JACKSONVILLE, Fla. -- There are some 40 amendments to the city's proposed budget. Council members have spent hours upon hours going over the budget, approving and defeating proposals. Here are nine of those amendments and what they mean to you.
1) Amendment: $449,641 was approved to be transferred from the Special Council Contingency for the purpose of restoring 8 hours operating time for each Saturday for the Main Library to the Jacksonville Public Library; Restores 8 positions.
Why you should care: Councilman William Bishop said hours have been cut over the years. This will maintain service, especially for what he calls a big library use time, during the weekends. It will also restore 8 positions within the library.
2) Amendment: A proposal for $880,121 was approved for the Jacksonville Journey.
Why you should care: The Jacksonville Journey is an anti-crime initiative that works toward peace and prosperity for people in the city, in the home and on the streets. Money would go toward keeping programs like the juvenile assessment center, ex-offender re-entry, early literacy and summer camp programs running. It would also restore 30,000 part time hours for Mayor Alvin Brown's summer jobs program.
3) Amendment: A proposal to defund the Human Rights Commission of $582,464 was defeated.
What this means for you: Councilman Don Redman said he proposed this because he feels like the commission duplicates its services. The commission offers services for people who have been the victims of housing discrimination, or discrimination based on their sexuality. Others have argued the services are vital. If the overall budget is approved, you'll still be able to use them.
4) Amendment: A transfer of $200,000 was approved for starting a community redevelopment agency for Mayport.
Why you should care: Council President Bill Gulliford said the money would go to hire someone to develop the community redevelopment agency.
He said since the area meets state requirements to be defined as "blighted," this CRA would work to revitalize the Mayport area with commercial and residential development, like riverfront property development. The funds would basically work to make Mayport a destination. We could see the ball start rolling after January 1, 2014.
5) Amendment: $58,711 budgeted for the 2014 Martin Luther King, Jr. breakfast was approved to be used for other MLK events.
Why you should care: The amendment won't change the dollar amount that goes toward MLK events. You'll remember a couple years ago, the parade's future was in question. You could see better quality Martin Luther King Jr. events in the future.
6) Amendment: Moving $550,000 to a new Americans with Disabilities Act project was approved.
Why you should care: Councilwoman Lori Boyer said the city has an agreement with the Federal Government to be more compliant with the Americans with Disabilities Act. This money will go toward a county-wide sidewalk audit.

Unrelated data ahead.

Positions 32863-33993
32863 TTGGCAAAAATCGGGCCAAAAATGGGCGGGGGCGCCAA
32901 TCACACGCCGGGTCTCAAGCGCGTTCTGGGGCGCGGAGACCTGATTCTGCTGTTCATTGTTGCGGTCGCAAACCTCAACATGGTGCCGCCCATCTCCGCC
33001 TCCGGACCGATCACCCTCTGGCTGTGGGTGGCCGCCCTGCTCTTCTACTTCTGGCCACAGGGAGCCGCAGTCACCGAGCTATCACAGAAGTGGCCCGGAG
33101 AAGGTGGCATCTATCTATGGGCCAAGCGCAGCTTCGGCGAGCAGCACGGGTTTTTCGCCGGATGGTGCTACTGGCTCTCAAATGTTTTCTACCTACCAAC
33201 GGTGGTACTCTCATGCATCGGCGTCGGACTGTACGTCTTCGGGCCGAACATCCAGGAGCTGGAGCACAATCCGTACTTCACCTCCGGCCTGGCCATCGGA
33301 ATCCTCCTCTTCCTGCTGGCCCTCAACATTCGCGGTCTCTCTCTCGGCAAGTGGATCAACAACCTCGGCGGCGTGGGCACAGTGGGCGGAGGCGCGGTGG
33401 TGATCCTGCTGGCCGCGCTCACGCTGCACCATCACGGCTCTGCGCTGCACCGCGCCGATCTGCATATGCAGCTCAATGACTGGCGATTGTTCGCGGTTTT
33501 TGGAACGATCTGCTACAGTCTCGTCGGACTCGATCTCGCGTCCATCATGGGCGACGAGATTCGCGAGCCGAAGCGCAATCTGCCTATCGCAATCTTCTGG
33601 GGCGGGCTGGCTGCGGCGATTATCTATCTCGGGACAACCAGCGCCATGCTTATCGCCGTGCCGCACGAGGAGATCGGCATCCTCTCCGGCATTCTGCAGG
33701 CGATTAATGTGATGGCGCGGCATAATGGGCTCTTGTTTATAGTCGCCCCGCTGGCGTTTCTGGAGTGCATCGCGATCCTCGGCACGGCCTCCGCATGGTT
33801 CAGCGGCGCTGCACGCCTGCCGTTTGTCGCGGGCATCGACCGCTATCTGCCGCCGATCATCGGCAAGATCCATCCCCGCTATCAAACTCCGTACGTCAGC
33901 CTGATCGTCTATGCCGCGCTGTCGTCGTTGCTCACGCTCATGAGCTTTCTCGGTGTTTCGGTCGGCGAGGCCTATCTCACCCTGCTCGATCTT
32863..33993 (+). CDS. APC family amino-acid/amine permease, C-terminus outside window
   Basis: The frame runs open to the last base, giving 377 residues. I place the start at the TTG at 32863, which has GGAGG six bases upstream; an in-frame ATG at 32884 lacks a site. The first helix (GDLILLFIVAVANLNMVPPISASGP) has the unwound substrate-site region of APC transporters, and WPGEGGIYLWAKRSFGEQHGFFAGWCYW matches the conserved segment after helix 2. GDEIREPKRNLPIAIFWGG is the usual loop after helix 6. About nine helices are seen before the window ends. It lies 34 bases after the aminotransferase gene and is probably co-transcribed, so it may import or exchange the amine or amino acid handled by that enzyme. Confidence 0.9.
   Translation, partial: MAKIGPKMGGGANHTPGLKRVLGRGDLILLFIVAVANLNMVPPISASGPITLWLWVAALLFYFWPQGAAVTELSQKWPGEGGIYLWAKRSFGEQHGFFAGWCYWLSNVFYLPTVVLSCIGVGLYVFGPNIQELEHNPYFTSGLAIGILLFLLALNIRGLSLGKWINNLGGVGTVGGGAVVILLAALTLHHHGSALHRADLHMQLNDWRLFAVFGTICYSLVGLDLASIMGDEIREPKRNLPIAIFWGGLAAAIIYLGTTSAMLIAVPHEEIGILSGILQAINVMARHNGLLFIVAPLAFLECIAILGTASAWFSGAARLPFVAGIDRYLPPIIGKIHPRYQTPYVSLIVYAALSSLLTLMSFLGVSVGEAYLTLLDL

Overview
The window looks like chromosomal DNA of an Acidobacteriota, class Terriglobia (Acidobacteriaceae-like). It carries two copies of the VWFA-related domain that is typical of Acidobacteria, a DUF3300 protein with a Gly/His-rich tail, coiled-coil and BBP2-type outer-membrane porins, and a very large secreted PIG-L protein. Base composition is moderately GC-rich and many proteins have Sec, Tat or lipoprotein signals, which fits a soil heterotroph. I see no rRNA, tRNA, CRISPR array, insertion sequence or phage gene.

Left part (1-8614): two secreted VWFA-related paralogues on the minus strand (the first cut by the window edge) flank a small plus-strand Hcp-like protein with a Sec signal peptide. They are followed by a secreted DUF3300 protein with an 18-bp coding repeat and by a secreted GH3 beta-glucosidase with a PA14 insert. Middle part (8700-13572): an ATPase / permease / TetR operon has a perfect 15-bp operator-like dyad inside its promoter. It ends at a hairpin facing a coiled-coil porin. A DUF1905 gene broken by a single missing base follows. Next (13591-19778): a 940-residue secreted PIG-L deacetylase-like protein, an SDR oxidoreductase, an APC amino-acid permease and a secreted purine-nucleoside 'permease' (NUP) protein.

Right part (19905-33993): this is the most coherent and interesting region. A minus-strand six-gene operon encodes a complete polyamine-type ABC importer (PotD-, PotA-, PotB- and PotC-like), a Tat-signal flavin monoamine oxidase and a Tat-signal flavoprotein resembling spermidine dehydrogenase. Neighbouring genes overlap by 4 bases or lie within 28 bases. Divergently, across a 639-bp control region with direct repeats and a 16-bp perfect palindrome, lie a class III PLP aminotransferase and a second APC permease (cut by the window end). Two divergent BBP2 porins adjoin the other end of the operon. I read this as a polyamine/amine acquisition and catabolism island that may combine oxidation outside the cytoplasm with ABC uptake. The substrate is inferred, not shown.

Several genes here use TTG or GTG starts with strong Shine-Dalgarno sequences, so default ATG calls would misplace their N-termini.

Boyer said this will be to see how much it will cost to make improvements to city sidewalks with things like wheelchair ramps at the end of sidewalks. Boyer said there were past issues with the new courthouse not being fully ADA compliant with things like how some doors did not open properly. If the budget is approved, Boyer said the project could begin in early October or November.
7) Amendment: $280,170 to be transferred to Special Services was approved.
Why you should care: If you're a senior citizen living in Duval County and you're a part of the Special Services program, you will be able to get two hot meals per week because the funding restoration was approved.
8) Amendment: A $2.5 million amendment was approved for UF Health.
Why you should care: Councilman Bishop said this is very important because UF Health is the only Level 1 trauma center in the region. He said the money will help keep the hospital here and open for you. There was some concern about the hospital's funding from the city in the past. The money will go toward indigent care which is health services provided for people who are unable to pay.
9) Amendment: A $3 million amendment was approved for capital building maintenance.
Why you should care: Councilman Bishop said this means 8-10 buildings in the city are expected to be repaired. One of them, he said, is the Police Memorial Building downtown, which needs some plumbing and air conditioning work.
Another building is the Fire museum downtown. The curator Wyatt Taylor said there is termite and structural damage along with bad leaks that have to be repaired. Wyatt said the museum is on the National Register of Historic places and that it was destroyed in the fire of 1901. He said the building was rebuilt in 1902 and served as an all-black fire company until 1906. He said the building is a Jacksonville landmark and is on Florida's Black Heritage Trail.
Fore more detailed information about the proposed amendments, click here.
First Coast News